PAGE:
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June 12, 2011 9:59 pm
Even with the 2008-2009 policy effort that successfully prevented financial collapse, the US is now halfway to a lost economic decade. In the past five years, our economy’s growth rate averaged less than one per cent a year, similar to Japan when its bubble burst. At the same time, the fraction of the population working has fallen from 63.1 per cent to 58.4 per cent, reducing the number of those in jobs by more than 10m. Reports suggest growth is slowing.
Beyond the lack of jobs and incomes, an economy producing below its potential for a prolonged interval sacrifices its future. To an extent once unimaginable, new college graduates are moving back in with their parents. Strapped school districts across the country are cutting out advanced courses in maths and science. Reduced income and tax collections are the most critical cause of unacceptable budget deficits now and in the future.
You cannot prescribe for a malady unless you diagnose it accurately and understand its causes. That the problem in a period of high unemployment, as now, is a lack of business demand for employees not any lack of desire to work is all but self-evident, as shown by three points: the propensity of workers to quit jobs and the level of job openings are at near-record low; rises in non-employment have taken place among all demographic groups; rising rates of profit and falling rates of wage growth suggest employers, not workers, have the power in almost every market.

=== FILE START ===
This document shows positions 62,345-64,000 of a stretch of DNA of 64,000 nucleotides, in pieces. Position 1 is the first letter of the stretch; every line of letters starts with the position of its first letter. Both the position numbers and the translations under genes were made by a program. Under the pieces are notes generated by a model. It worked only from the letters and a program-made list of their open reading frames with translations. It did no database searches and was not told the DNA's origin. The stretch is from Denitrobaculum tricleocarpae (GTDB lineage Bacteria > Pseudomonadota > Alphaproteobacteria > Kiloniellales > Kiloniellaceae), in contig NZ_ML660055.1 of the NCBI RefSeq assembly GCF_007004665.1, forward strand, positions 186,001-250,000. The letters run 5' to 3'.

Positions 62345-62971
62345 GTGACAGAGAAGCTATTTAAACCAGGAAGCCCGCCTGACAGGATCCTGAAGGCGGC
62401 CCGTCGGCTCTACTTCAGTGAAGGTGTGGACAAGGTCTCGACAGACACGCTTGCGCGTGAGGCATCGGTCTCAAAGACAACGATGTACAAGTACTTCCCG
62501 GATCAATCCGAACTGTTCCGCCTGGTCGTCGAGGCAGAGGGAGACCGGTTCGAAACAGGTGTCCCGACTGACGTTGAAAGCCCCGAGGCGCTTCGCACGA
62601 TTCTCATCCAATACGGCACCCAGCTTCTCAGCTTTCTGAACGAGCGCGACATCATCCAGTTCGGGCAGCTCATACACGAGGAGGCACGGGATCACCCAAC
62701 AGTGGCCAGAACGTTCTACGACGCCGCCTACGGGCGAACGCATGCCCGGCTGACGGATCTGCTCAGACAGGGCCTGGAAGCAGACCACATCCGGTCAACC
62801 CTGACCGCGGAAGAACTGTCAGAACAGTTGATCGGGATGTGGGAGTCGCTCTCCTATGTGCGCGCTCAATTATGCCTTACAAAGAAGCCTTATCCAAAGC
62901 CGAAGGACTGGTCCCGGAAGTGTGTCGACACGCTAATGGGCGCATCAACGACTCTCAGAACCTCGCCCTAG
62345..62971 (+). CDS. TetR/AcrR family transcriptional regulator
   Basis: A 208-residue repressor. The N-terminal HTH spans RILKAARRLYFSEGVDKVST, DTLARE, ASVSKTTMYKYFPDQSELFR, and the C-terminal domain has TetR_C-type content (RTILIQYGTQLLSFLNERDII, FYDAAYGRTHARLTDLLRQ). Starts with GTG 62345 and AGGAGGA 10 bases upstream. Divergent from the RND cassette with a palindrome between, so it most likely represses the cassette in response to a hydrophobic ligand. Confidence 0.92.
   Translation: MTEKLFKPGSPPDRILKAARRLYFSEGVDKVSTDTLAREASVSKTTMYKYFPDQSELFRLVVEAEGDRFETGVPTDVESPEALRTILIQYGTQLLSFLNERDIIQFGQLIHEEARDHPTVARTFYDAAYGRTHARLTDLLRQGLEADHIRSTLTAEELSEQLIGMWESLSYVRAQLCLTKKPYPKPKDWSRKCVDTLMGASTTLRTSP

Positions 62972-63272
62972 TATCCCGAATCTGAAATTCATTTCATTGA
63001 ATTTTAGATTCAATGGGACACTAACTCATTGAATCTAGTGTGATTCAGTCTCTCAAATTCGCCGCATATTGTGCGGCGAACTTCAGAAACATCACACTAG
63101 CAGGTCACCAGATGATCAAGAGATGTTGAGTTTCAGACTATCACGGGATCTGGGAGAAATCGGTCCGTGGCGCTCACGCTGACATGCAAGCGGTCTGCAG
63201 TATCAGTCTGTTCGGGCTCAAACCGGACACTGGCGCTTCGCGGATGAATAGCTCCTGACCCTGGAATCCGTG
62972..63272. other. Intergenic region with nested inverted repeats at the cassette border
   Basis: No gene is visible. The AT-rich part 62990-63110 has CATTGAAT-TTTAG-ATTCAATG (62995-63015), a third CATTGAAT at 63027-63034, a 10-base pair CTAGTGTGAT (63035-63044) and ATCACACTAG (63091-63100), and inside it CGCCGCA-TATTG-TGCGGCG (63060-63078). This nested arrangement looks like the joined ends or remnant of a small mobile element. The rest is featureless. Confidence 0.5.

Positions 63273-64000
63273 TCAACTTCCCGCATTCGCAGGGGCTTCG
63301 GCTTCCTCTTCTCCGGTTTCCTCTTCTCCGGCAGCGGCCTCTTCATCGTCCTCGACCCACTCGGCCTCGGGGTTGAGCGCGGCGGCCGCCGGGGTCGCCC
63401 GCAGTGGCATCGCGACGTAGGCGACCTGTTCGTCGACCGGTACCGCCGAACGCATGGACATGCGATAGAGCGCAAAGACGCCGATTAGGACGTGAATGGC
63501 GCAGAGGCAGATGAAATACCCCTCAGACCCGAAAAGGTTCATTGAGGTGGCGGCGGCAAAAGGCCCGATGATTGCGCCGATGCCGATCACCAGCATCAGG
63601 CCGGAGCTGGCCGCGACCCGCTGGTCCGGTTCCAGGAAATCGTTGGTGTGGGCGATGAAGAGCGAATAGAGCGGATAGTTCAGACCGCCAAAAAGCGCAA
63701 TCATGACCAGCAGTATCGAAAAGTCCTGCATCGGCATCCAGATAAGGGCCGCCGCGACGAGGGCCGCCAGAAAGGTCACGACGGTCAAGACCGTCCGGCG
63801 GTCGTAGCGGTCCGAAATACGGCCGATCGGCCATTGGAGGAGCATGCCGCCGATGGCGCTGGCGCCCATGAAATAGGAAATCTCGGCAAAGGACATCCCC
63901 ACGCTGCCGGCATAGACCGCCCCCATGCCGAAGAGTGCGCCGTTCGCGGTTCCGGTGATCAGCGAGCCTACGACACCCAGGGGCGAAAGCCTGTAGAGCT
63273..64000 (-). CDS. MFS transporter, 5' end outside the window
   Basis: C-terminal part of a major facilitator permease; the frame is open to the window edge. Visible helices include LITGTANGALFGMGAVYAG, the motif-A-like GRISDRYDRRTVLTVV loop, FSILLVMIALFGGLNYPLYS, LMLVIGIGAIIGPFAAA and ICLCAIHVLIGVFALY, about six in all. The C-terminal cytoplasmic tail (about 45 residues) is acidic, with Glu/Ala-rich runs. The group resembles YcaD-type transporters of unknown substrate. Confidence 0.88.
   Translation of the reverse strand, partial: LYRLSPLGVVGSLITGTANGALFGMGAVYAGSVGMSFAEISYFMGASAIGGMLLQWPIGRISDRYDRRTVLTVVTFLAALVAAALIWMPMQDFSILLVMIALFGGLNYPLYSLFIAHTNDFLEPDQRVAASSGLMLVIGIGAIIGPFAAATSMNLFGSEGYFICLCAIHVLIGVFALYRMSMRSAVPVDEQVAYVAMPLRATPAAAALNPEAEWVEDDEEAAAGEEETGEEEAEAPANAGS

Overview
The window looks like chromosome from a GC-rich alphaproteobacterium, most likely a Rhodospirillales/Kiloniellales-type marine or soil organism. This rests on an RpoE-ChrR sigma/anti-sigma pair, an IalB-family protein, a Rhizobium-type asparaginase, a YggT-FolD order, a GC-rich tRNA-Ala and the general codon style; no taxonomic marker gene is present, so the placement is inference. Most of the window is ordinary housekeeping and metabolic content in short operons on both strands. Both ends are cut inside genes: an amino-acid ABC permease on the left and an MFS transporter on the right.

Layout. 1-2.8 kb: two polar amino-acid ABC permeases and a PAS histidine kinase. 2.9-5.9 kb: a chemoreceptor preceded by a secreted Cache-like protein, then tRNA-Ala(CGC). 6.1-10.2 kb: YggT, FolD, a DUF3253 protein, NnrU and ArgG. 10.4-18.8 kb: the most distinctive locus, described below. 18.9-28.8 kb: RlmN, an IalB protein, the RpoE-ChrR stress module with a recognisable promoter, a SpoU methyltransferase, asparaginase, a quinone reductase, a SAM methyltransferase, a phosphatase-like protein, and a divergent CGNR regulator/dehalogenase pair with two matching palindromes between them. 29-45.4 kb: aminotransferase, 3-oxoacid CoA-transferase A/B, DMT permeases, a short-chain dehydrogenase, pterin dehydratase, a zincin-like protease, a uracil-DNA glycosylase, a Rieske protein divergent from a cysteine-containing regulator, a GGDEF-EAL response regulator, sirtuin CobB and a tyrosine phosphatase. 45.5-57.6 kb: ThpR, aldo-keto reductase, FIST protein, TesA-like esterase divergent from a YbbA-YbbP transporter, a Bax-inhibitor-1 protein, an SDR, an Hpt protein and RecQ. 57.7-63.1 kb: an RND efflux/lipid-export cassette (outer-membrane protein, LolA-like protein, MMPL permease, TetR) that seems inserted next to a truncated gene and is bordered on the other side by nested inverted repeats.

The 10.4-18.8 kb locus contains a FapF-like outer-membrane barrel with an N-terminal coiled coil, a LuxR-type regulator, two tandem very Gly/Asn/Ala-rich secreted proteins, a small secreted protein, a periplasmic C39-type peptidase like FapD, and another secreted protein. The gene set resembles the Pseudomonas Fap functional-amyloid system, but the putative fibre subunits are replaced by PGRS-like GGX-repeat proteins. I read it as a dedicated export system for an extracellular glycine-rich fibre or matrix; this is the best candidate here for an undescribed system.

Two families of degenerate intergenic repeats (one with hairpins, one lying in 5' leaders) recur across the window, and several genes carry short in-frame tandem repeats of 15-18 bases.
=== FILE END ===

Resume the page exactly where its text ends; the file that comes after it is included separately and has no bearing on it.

A sick economy constrained by demand works very differently from a normal one. Measures that usually promote growth and job creation can have little effect, or backfire. When demand is constraining an economy, there is little to be gained from increasing potential supply. In a recession, if more people seek to borrow less or save more there is reduced demand, hence fewer jobs. Training programmes or measures to increase work incentives for those with high and low incomes may affect who gets the jobs, but in a demand-constrained economy will not affect the total number of jobs. Measures that increase productivity and efficiency, if they do not also translate into increased demand, may actually reduce the number of people working as the level of total output remains demand-constrained.